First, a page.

They had 8 children, my dad, Leo was the oldest. There was Albert, Francis, Bill III, Russell, Margaret, Marie & Seaver. Gramps was a hard taskmaster, but grandma was not. This led to many confrontations . When the boys were old enough to drink, they hung out with the Baileys and Lamy boys who were heavy drinkers. Gramps totally disapproved, but grandma would hide the boys away in the attic when they were drunk. Gramps would be furious. The day he found out that grandma was giving the boys money to drink, and he told her "I'm not sleeping in this house again as long as they drink and you help them". He was a man of his word. He'd eat, bathe and change clothes there, but he slept at the Water Works building. They continued to drink - including Marie by that time - but not my dad.

He was off to Albany to college for his degree, then WWI and back to work as Asst. Supt. of the Water Works with his dad. Mom & dad bought the house next door to his parents - that is how we came to know the family so well.

I will break here with one summary of Gramps: Hard as nails, but just a sweet softy inside where his grandkids were concerned. He was a marvelous carpenter, & his work stands to this day. We adored him & I was 9 when we lost him tragically. Next letter I pick up right there. Save these for your kids. I doubt they'll ever be on paper again.

Love, Alice

Letter 2 Demers/DeLisle History

July 8, 2008

Dear Bill,

Willam Demers

The story continues with the sudden death of my grandfather, Wm. Jr. I was 9 years old when one evening in summer my uncle Bob & I decided to walk downtown for an ice cream. The ice cream store was ½ block from pump house where my grandfather slept each night. So we decided to stop there for a moment and say hello to gramps. We rapped on the big double doors several times. Gramps was slow to respond. When he finally opened the door - just a little - it was obvious he was not well. Uncle Bob Bouck was concerned and wanted to go in and check on him, but gramps wouldn't let him in and merely said he would see us in the A.M. and sent us on our way.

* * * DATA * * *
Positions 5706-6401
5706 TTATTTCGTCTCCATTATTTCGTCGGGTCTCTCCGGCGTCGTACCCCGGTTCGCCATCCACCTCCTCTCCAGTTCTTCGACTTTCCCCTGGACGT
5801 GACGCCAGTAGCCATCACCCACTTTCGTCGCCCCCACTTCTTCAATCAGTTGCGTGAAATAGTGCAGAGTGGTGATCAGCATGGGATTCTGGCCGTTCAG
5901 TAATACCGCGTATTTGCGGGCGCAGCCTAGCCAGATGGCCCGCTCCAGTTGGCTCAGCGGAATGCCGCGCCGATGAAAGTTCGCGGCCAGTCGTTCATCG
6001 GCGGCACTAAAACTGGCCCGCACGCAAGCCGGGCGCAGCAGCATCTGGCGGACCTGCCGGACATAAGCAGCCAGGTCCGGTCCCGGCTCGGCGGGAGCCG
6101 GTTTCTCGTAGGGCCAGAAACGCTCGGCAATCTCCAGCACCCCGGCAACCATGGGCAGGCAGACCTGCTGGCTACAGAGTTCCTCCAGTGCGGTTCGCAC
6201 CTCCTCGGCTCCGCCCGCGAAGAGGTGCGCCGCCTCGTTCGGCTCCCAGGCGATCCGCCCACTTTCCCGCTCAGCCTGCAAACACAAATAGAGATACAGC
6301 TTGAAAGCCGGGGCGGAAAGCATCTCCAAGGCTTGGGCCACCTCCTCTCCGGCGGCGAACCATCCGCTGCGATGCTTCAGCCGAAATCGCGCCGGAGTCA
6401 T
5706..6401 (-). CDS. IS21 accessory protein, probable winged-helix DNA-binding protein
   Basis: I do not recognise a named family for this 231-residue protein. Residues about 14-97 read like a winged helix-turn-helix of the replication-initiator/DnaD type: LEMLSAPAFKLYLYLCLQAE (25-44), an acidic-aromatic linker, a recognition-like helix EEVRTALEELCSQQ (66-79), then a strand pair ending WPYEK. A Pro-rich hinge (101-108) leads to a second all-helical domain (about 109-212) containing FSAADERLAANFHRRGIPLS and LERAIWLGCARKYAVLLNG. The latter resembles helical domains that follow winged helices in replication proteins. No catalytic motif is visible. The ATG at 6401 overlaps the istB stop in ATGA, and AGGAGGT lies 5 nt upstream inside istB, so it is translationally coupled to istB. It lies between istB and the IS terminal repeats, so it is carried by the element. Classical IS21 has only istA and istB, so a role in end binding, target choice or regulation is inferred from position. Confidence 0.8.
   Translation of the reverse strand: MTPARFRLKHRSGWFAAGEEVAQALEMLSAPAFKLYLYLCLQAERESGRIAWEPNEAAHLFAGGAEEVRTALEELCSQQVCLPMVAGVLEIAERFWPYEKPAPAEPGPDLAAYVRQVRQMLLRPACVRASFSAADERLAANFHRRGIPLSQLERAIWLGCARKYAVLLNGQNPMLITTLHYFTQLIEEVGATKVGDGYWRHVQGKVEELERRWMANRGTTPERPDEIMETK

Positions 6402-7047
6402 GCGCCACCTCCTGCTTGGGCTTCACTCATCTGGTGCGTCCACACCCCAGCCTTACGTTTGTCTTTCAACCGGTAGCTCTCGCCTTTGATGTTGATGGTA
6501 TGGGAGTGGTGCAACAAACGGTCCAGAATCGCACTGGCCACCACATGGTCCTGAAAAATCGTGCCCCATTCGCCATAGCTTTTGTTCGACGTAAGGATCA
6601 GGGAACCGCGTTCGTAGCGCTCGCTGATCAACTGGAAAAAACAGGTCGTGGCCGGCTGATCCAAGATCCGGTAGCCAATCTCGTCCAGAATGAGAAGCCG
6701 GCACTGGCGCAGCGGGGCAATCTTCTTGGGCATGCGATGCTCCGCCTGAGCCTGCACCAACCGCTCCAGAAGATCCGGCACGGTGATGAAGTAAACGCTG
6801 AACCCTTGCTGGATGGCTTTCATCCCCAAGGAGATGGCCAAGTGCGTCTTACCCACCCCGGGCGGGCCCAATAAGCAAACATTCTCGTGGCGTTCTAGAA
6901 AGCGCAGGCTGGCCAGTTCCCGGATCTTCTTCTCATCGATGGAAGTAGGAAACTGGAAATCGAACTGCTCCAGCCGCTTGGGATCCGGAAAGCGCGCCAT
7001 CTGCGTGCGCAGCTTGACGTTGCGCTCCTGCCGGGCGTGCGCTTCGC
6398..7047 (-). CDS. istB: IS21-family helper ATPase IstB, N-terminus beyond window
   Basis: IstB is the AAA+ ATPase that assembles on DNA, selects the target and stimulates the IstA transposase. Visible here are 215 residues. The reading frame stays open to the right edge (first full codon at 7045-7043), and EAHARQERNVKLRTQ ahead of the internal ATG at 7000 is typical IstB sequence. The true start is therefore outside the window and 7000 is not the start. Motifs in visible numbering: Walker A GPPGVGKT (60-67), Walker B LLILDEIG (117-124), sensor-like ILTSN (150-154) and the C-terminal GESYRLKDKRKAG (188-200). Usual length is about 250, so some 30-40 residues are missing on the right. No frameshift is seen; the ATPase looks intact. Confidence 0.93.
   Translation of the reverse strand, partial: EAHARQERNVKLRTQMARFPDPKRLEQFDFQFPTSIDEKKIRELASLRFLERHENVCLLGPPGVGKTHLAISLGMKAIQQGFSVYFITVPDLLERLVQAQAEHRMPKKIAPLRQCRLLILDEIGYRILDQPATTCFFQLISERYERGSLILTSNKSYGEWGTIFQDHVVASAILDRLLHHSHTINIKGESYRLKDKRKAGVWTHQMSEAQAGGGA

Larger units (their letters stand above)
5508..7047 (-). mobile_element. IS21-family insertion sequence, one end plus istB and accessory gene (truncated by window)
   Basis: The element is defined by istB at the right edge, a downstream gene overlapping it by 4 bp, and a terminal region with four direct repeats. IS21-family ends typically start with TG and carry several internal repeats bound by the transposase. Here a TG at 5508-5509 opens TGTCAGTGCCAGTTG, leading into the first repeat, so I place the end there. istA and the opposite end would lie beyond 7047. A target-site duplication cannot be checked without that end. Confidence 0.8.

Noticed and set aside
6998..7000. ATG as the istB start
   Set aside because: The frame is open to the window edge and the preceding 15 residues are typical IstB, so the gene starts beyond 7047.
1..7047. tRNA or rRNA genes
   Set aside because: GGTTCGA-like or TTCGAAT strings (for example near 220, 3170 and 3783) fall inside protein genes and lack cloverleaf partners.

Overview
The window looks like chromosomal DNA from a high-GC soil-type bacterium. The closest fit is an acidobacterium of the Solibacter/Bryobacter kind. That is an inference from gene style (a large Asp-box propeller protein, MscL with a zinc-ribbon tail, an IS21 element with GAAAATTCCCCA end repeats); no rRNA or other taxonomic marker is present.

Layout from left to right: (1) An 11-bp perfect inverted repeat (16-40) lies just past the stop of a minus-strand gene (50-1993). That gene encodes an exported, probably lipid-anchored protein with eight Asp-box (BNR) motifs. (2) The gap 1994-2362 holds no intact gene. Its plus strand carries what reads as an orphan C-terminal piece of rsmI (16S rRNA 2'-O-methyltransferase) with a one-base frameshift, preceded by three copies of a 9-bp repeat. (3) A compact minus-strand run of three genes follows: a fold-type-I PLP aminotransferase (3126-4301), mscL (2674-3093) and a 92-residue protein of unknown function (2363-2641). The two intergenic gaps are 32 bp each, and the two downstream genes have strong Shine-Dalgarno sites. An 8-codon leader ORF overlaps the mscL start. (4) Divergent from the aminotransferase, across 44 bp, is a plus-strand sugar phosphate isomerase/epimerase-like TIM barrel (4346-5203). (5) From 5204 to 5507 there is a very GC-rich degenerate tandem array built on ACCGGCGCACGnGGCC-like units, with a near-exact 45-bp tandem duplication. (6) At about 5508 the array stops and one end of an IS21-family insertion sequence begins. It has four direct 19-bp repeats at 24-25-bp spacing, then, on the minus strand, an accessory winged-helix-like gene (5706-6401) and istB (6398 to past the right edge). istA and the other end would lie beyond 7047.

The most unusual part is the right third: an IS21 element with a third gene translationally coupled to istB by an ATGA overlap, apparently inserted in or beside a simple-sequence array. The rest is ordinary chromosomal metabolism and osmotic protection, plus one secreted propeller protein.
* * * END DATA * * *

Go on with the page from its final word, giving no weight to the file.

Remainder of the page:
The next morning he was found in the spillway water under the cellar of the building - and because of his condition - it was called "Murder". It immediately caused such an uproar the town had ever seen or since. Gramps was beloved by just about everyone in town. They called the State Police and every newspaper in the state carried the headlines: "Murdered!" You can imagine how it hit the family - and me. Yes, they questioned me, too. They actually arrested my father and his brothers and put them in jail, with no reason or proof of any kind. It devastated my dad, who loved his father. It took 2-3 days before the truth began to evolve and weeks before the matter as cleared up legally.

What really happened was the following: When gramps answered the door that night that we stopped by - he was indeed ill. He shut the door on us and proceeded back to his bed behind the water pump. But he staggered and reeled along the narrow corridor - he hit his head on a big wood picture frame hanging on the wall and bled profusely. It blinded him and he staggered between the pumps - towards an open stairwell that went down to the cellar. They feel he was blinded by the illness and other concussion of the blow. He fell down the stairs and hit the concrete floor. Some how he managed to get up and reeled around trying to find a way out - knocking over tools, etc. on the workbenches and finally found a doorway. But it was the door to the spillway where water samples are taken daily. Gramps fell from the narrow platform and into the water and drowned. You can see why the police thought it was a murder because of all the blood - damage, etc. - like a fight perhaps. Gramps was buried a week later and the whole town shut down and attended. There was a line of cars over 2 miles long. My father was so ill over the whole thing & being in jail - that it was months before he even came close to being normal again. Uncle Albert (your father) went on a bender and ended up in the hospital. Russ drank heavily for weeks. Bob Bouck never forgave himself for not insisting on Gramps letting him in that night & I have never forgotten being the last (of two) to see gramps alive. I adored him, too.

Immediately the autopsy also showed that gramps had severe heart disease and an encapsulated hernia that must have been painful for years.

After gramps died, the family lost its strong (sober) hand and sort of fell apart. As brothers drifted apart with no direction or desire. My poor dad took over as Supt. of the Waterworks, but had no heart for it. His brother-in-law, Frank Buck, became assistant and he wanted to be Supt. and he began a campaign to get it - and did finally.

Russell, Seaver, Francis, Leo, William and Albert